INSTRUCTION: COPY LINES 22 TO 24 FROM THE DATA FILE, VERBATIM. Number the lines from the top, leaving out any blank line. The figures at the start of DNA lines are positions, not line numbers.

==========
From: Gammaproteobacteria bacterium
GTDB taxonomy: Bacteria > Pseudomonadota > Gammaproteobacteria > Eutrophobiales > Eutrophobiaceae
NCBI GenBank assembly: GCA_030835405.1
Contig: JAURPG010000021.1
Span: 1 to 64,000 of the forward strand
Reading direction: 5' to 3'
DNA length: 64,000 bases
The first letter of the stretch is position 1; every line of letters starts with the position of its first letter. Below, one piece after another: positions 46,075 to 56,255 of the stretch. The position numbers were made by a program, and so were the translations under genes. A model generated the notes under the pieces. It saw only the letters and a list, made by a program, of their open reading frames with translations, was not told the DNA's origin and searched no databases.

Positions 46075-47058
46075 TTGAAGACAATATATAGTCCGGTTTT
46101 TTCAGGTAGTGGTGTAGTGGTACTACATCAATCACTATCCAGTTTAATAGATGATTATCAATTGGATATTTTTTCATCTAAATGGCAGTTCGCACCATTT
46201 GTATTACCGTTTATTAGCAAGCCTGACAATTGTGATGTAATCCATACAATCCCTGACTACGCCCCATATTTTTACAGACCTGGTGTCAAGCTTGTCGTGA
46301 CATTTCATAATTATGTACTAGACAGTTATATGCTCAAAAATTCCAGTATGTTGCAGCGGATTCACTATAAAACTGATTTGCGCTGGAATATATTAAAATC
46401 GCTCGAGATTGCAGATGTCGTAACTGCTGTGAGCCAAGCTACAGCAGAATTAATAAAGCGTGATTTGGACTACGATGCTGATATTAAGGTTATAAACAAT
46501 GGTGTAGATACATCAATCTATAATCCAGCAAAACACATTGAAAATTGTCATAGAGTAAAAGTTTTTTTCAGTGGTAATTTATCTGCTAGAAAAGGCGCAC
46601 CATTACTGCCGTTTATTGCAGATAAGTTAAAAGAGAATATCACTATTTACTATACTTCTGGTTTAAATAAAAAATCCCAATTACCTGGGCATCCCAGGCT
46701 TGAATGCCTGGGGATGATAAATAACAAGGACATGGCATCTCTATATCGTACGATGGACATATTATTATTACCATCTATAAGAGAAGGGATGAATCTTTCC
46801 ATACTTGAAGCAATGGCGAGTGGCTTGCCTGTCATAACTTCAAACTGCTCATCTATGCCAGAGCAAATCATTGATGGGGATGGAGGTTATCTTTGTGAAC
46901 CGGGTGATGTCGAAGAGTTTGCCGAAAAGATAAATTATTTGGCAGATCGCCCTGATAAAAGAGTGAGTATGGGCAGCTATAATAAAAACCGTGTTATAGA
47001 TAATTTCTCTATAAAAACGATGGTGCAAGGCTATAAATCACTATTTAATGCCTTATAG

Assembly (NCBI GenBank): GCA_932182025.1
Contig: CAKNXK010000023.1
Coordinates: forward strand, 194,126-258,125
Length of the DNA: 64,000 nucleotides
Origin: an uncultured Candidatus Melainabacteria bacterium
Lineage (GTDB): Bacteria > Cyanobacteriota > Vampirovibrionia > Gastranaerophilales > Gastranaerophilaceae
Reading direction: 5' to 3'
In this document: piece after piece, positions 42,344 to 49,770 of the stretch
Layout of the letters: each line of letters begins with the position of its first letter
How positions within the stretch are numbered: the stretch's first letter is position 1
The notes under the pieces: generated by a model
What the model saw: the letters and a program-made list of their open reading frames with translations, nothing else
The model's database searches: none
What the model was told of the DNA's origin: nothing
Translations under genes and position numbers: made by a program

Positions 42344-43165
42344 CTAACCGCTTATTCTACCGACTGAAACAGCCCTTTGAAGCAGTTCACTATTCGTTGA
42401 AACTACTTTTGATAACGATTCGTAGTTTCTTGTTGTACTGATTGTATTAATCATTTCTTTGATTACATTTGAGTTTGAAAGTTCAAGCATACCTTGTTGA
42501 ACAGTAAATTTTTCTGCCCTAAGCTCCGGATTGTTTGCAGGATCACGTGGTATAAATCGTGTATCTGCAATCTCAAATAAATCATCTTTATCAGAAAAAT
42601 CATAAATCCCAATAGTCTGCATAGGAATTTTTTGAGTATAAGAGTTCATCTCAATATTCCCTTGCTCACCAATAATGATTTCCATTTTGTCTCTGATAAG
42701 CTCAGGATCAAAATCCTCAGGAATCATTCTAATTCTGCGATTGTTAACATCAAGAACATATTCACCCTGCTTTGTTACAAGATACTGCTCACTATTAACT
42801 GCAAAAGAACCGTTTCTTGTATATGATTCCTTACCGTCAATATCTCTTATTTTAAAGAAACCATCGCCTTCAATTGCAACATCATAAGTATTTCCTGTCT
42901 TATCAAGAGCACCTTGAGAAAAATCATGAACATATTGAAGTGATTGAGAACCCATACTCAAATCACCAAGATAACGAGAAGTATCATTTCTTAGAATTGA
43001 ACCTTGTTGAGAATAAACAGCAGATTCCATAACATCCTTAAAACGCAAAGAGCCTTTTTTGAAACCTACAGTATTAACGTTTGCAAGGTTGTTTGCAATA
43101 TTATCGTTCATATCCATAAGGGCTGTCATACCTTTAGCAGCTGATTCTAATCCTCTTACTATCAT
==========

Contig: CAKNXK010000023.1
Coordinates: forward strand, 194,126-258,125
Length of the DNA: 64,000 nucleotides